Pro Tip: the default firehose limit is only 5 streams. With 2 stages, each with an archive and two different error streams, you already exceed that limit. Its possible to combine your error streams and then do some post processing in EMR to separate the components… or you can just request a limit increase - Amazon is pretty responsive :) Just make sure you plan for production and dev!

With basically no operations, Firehose is an incredibly useful tool we have leveraged in a couple of ways to make our infrastructure both highly fault tolerant and highly testable. There are a couple of open source projects that can do the equivalent work of Firehose - batching up writes and dumping to a DFS (i.e. HDFS); Firehose is nice in that you don’t need to run any of your own infrastructure.

The Pitch

As a SaaS provider Fineo gives you all these great things you would want with a flexible ingest pipeline and fast, IoT centric storage, without all the overhead of actually running it yourself. While a Netflix-style pipeline may not be presented to you directly as a customer, you get the rapid development, testing and iteration a staged, streaming architecture.

Beyond the usual time series monitoring services we are also foremost an enterprise company. With the push of a button you can encrypt your data from end-to-end. And access control? We provide fine-grained, role based access control.

Beyond the standard enterprise-y features, Fineo really shines in three places:

  1. SQL everywhere
  2. Low latency query and alert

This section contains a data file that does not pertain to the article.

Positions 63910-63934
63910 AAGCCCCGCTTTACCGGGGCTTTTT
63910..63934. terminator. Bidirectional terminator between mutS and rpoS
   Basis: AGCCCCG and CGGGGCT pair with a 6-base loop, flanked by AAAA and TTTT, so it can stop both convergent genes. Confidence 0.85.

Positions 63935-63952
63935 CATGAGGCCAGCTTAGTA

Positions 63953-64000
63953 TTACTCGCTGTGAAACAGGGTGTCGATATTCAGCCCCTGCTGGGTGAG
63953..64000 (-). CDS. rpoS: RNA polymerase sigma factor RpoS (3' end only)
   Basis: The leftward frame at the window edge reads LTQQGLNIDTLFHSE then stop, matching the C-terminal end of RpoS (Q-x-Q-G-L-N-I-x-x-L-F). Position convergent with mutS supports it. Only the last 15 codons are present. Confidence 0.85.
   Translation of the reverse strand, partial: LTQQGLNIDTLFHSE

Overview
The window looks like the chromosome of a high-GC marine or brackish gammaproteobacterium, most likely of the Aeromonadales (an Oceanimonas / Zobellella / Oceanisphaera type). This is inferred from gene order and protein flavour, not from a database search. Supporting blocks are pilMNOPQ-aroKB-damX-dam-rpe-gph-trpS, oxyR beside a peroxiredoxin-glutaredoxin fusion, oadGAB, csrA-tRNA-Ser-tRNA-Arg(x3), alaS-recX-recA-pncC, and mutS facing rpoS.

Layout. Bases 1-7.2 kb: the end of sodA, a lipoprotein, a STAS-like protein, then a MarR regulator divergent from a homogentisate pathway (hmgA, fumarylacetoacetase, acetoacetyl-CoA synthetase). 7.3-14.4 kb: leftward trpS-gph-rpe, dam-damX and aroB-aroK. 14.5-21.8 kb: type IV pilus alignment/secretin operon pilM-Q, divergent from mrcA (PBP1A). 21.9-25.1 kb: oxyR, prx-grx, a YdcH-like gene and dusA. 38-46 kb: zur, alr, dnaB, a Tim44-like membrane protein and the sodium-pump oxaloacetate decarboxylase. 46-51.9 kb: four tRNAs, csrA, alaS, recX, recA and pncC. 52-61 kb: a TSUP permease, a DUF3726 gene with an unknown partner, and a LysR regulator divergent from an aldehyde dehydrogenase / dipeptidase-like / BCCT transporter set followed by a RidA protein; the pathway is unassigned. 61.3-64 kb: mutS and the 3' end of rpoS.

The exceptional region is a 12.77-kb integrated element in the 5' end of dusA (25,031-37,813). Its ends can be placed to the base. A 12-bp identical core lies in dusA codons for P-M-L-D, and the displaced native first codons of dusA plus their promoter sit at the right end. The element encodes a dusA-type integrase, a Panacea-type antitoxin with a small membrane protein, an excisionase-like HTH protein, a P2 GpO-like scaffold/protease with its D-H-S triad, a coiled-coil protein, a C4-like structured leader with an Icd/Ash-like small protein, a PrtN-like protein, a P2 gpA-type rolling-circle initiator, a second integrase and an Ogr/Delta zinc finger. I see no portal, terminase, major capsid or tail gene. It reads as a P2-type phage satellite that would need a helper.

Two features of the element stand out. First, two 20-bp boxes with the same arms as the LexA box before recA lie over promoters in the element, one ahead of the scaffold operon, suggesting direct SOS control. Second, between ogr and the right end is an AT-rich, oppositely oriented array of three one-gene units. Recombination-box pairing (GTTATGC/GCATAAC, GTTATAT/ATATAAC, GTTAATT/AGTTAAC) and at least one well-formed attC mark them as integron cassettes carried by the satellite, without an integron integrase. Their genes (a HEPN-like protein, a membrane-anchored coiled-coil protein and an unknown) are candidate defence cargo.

3. Dynamic schema at scale

The first two are pretty cool. Being able to use SQL everywhere means quick adoption across the company and natural, powerful query semantics. On the Fineo Data Platform we take it one step further, adhoc analytics can be turned into a real-time monitoring alert with the push of a button. Then, if that alert goes off, you can do deep investigation with the same SQL tools. This power is accessible both through the web application, a JDBC driver or programatically through our web API.

Built on cutting edge stream processing technology we can respond to queries on the stream in milliseconds. Then a fast, scalable KeyValue store enables your near-line analytics. Finally, we also store data in a scalable columnar store which allows you do complex analytics blazingly fast.

Some of the most interesting work in Fineo’s platform is around schema management. Traditionally, you would have to define a schema before you can query your data. This is an extra hurdle to data integration and red tape you don’t need. From the ground up we are built to be multi-tenant, meaning we have a more rich key-space than proposed by dtrapezoid.

Fineo also enables you to send and query data immediately, as long as you know what you are looking for. We will quickly notice when you have new events (that EMR job I mentioned above) and alert you so you can either handle it as an error , merge it into your current schema, or create a new event type that you want to monitor. Since we know what fields you sent in each event and how you have been querying it, we will suggest fields and their types.

Even better, you no longer have to be concerned about the same field having multiple different names. We can dynamically map two (or more) different field names into the same logical name. The only reason you need to approve schema changes is so we speed up your queries. Until you specify types we have to treat everything as strings and do matching and conversion from there.

In another post I’ll talk about how we actually go about doing dynamic schema at scale.

Wrap Up

Really good ideas never seem to be uniquely developed - also true of quite a few bad ones - and such seems to be the case here. Our ingest pipeline looks a heck of a lot like Netflix and our DynamoDB schema looks similar to a common IoT style use case. However,we have some twists that make Fineo eminently attractive: SQL access, enterprise security and availability, low latency query and dynamic schema.

I don’t think the Simpson’s did this one.